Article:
Edmonds Military Wire: Washington state fails disaster preparedness

Michael Schindler
Michael Schindler

The elderly and mentally ill are at risk in Washington state should a disaster strike.

The American College of Emergency Physicians (ACEP for short) released its State-by-State Report Card that assesses how each state ranks in five critical areas: Access to Emergency Care, Quality & Patient Safety Environment, Medical Liability Environment, Public Health & Injury Prevention and Disaster Preparedness. After assessing those five areas, Washington state received an overall grade of “D+” and an “F” in Disaster Preparedness.

The report does note that Washington “earns an A- in Public Health and Injury Prevention, which is the fifth highest score in the nation.” Essentially, Washingtonians buckle up, pay attention while driving, use hand sanitizer and only a handful of our population still smokes.
But should a disaster strike, we are in trouble. It will be survival of the fittest.

Washington state failed to implement improvements in preparedness that other states have deployed and as a result plunged from a rank of 33 out of 50 and a “C” grade in 2009 to a rank of 50 and an “F” grade in 2014. In addition, the state has not set aside funds —  nor has a budget line item — for disaster preparedness funding that will cover a health care surge. Which means: Should a disaster strike, funding and procedures that would ensure treatment to those who are medically or mentally vulnerable are severely lacking – if you fit this profile, you should be concerned.

With rail, air traffic, a major freeway and a sea transport channel as its borders, Edmonds has significant exposure to a potential catastrophic disaster and its residents stand a good chance of being “on their own” when the big one hits.

Efforts to address and safeguard against these concerns on a local level have been underway for the past year. The Disaster Medicine Project (DMP) – a joint effort between Fire District 1, Swedish Hospital and Operation Military Family – is training hospital staff on Basic Disaster Life Support and will soon be expanding its training to include veterans (many of whom are already qualified in triage, emergency communications, decontamination and rapid response methods).

One of the primary goals of the project is to have a highly-trained and skilled Rapid Response Team available to South Snohomish County residents that will augment emergency service personnel when a disaster does strike. In a normal disaster, a 48- to 96-hour state and federal response time is not uncommon.

Funding for the project, despite several grant attempts, has failed and is yet to materialize. The project is presently funded through gift-in-kind efforts of the DMP partners.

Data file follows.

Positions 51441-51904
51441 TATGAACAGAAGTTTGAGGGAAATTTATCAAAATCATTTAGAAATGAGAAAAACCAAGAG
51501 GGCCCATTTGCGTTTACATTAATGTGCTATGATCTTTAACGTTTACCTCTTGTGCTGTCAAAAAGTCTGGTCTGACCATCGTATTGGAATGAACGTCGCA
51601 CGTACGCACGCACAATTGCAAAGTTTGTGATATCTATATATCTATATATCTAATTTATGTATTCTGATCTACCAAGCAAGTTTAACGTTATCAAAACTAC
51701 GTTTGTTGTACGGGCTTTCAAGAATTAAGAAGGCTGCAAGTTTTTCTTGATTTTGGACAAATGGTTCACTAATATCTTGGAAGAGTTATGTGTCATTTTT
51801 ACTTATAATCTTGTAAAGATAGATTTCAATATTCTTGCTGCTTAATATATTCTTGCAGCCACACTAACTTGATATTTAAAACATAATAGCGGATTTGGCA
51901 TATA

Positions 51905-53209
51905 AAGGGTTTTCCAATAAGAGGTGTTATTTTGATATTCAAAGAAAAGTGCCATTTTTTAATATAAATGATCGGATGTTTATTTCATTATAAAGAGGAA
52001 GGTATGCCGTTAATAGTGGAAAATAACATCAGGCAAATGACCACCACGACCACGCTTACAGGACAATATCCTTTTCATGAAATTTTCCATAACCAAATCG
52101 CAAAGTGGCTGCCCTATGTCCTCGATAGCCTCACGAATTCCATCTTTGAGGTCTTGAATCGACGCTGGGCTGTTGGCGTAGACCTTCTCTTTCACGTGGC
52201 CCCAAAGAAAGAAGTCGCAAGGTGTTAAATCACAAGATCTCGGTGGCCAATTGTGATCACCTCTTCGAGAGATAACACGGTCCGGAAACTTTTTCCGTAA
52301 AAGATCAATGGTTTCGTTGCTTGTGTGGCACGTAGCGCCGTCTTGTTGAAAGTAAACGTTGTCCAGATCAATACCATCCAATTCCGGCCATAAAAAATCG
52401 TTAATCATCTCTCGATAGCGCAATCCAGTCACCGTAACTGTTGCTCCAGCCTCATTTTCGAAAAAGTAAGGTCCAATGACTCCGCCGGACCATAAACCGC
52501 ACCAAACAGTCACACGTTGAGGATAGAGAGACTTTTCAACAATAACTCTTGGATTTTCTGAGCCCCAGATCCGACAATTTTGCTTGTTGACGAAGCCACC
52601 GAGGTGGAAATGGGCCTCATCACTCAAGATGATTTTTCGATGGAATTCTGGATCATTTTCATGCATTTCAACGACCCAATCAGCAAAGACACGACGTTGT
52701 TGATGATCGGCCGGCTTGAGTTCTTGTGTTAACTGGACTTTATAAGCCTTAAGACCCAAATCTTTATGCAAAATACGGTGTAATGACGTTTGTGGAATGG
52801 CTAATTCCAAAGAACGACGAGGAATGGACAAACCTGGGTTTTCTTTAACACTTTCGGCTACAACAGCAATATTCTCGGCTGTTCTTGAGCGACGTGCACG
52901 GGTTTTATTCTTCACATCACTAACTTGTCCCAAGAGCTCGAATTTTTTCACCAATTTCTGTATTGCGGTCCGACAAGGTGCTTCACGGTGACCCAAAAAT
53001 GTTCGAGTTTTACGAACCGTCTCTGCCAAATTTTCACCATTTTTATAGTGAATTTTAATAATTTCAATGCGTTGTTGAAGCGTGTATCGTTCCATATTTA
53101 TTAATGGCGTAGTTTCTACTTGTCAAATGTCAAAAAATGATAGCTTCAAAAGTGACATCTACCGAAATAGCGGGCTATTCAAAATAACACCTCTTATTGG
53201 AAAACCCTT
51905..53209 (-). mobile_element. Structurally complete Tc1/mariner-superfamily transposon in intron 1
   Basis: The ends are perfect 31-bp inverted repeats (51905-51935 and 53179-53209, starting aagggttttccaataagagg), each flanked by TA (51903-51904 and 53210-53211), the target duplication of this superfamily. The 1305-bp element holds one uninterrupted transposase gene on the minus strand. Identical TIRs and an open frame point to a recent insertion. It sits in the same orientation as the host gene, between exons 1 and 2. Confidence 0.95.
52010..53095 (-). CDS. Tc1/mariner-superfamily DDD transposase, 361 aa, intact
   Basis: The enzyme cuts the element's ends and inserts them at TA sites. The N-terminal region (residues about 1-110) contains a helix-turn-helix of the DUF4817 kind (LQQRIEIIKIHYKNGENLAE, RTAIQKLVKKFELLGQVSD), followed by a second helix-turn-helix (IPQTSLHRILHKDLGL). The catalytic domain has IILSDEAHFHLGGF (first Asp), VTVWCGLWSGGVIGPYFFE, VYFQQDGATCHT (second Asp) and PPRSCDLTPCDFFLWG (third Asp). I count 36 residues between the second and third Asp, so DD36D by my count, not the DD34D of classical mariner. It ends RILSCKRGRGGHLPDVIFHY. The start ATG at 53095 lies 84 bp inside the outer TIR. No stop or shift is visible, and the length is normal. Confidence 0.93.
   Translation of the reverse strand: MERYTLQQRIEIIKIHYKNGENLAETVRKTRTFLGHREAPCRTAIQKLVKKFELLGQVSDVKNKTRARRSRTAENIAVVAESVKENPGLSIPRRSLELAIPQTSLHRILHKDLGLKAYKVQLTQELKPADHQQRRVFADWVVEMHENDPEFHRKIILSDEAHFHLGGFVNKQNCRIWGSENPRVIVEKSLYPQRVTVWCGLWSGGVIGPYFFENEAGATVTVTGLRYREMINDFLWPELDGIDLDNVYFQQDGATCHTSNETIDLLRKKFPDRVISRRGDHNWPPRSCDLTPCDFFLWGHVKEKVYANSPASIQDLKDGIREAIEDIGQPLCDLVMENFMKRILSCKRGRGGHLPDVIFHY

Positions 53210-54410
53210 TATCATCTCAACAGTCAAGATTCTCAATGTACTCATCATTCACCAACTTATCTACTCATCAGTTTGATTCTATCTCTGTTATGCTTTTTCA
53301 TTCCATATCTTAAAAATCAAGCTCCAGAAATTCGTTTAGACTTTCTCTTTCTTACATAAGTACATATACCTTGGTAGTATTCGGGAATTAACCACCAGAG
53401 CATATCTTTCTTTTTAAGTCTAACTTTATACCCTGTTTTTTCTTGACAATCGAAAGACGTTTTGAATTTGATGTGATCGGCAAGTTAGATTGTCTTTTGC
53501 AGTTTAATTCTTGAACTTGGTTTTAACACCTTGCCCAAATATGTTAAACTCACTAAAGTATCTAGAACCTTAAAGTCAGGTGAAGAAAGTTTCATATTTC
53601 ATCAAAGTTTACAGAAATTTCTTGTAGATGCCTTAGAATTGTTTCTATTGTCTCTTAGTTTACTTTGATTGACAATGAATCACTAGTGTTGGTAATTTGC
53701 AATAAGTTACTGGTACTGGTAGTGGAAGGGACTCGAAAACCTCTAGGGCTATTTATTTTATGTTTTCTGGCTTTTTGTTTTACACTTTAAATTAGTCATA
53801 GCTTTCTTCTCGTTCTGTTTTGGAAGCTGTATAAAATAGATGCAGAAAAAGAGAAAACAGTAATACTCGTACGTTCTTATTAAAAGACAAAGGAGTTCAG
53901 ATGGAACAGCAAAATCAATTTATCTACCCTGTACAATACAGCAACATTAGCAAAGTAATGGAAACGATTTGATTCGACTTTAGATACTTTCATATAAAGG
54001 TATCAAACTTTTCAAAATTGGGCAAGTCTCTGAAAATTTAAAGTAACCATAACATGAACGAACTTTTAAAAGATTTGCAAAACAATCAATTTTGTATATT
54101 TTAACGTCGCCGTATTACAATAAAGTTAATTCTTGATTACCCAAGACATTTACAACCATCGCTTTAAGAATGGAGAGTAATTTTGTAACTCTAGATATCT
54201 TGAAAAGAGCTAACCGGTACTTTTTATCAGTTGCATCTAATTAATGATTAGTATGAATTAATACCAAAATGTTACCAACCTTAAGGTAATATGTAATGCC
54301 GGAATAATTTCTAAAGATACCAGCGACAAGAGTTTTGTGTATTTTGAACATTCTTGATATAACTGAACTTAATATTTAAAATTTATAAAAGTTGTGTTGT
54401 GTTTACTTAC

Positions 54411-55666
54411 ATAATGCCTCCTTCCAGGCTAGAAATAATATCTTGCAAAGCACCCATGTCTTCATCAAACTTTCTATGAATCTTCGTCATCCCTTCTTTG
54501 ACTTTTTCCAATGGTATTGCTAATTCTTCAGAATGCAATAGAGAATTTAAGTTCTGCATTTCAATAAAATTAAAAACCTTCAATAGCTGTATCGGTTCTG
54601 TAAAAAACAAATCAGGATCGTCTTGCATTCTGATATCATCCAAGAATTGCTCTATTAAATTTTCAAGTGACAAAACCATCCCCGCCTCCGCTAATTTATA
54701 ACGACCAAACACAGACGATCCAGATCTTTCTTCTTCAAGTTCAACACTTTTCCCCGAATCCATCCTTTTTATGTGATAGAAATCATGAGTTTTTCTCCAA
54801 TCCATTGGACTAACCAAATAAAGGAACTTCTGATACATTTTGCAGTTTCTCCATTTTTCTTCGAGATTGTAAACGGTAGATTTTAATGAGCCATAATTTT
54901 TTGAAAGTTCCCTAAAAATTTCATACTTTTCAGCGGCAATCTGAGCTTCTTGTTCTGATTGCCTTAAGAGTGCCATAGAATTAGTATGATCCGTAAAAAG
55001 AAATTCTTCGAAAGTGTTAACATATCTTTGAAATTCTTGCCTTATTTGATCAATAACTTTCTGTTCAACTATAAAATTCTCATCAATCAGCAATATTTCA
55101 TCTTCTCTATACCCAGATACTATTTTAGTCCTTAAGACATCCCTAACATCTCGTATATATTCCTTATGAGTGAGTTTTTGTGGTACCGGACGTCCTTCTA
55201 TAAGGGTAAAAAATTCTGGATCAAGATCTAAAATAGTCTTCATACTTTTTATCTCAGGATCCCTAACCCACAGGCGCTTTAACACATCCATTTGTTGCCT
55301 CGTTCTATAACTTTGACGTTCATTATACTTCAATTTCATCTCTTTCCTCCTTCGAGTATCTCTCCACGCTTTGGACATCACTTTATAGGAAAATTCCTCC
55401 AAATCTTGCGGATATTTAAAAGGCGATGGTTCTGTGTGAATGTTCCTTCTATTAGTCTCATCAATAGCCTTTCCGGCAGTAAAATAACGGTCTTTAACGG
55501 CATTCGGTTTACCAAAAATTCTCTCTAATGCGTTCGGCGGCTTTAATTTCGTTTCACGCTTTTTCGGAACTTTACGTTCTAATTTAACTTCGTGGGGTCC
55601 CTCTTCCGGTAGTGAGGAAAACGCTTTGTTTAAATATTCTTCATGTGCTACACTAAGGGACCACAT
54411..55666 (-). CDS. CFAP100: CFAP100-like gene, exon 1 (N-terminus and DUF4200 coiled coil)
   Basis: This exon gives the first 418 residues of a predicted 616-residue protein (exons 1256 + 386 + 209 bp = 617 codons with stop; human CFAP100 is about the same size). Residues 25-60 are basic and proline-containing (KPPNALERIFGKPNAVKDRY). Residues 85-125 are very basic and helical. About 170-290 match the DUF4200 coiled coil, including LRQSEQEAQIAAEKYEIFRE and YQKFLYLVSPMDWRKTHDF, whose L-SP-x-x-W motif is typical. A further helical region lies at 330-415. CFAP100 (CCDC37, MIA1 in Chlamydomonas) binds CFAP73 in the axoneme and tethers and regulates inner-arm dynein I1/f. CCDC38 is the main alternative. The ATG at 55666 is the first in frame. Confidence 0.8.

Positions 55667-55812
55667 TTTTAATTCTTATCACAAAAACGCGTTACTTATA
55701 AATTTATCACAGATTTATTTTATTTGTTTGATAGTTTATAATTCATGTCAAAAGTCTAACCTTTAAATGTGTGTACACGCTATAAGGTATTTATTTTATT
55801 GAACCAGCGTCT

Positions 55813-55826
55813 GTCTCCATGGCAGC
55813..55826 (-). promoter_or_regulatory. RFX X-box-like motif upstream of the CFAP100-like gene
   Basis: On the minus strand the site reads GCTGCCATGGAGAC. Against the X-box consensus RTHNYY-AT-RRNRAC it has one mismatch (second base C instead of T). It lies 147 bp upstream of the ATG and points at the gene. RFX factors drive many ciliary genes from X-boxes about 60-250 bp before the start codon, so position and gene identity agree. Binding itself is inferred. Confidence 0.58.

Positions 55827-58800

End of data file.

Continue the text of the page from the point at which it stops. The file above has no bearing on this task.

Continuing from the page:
Bottom line: Don’t expect fire, police, National Guard or the feds to come to your immediate rescue in the case of a catastrophic disaster. Immediate response will be up to this community. And rest assured, funding will materialize…but typically that happens AFTER the disaster.

– By Michael Schindler

Michael Schindler, Navy veteran, and president of Edmonds-based Operation Military Family, is a guest writer for several national publications, author of the book “Operation Military Family” and “The Military Wire” blog. He is also a popular keynote and workshop speaker who reaches thousands of service members and their families every year through workshops and seminars that include “How to Battle-Ready Your Relationship” or “What Your Mother-in-Law Didn’t Tell You.” He received the 2010 Outstanding Patriotic Service Award from the Washington State Department of Veterans Affairs.


  1. So? Students are unprepared for college. Businesses are unprepared for the internet revolution. Couples unprepared for their firstborn. Baby boomers unprepared for retirement. Families unprepared for unexpected expenses. Military unprepared for pandemics. Doctors unprepared for blizzards. Everyone is unprepared for something. Writers unprepared to write something worthwhile.

    In the article there is a nugget of worthwhile information; Washington is better prepared for the things most likely to kill you; car accidents, cancer, and flu.

    This is a fear article; fear the unexpected and ignore the things most likely to kill you because you are familiar with them or they take a long time to kill you. It doesn’t directly address the two things most likely to kill any American today: cancer and heart disease. This writer is unprepared to take on the real tough issues of emergency preparedness. There is only so much money to go around and throwing a bunch of money at terrorism, earthquakes, and old age will save dozens of people when throwing a bunch of money at cancer, heart disease and automobile safety will save thousands or tens of thousands.

    Why doesn’t My Edmonds News take a serious look at the real risks and the cost of real solutions rather than another fear story? Next you’ll be putting a list of 10 top reasons to prepare for an earthquake and why steroids can be cured by a new miracle food that doctors don’t want you to know about.

    My Edmonds News fails disaster preparedness understanding. This article was a real waste of time.

  2. Robert, I encourage you to move beyond being short-sighted and ignorant. This article is not intended to cause panic or fear, but rather, raise awareness.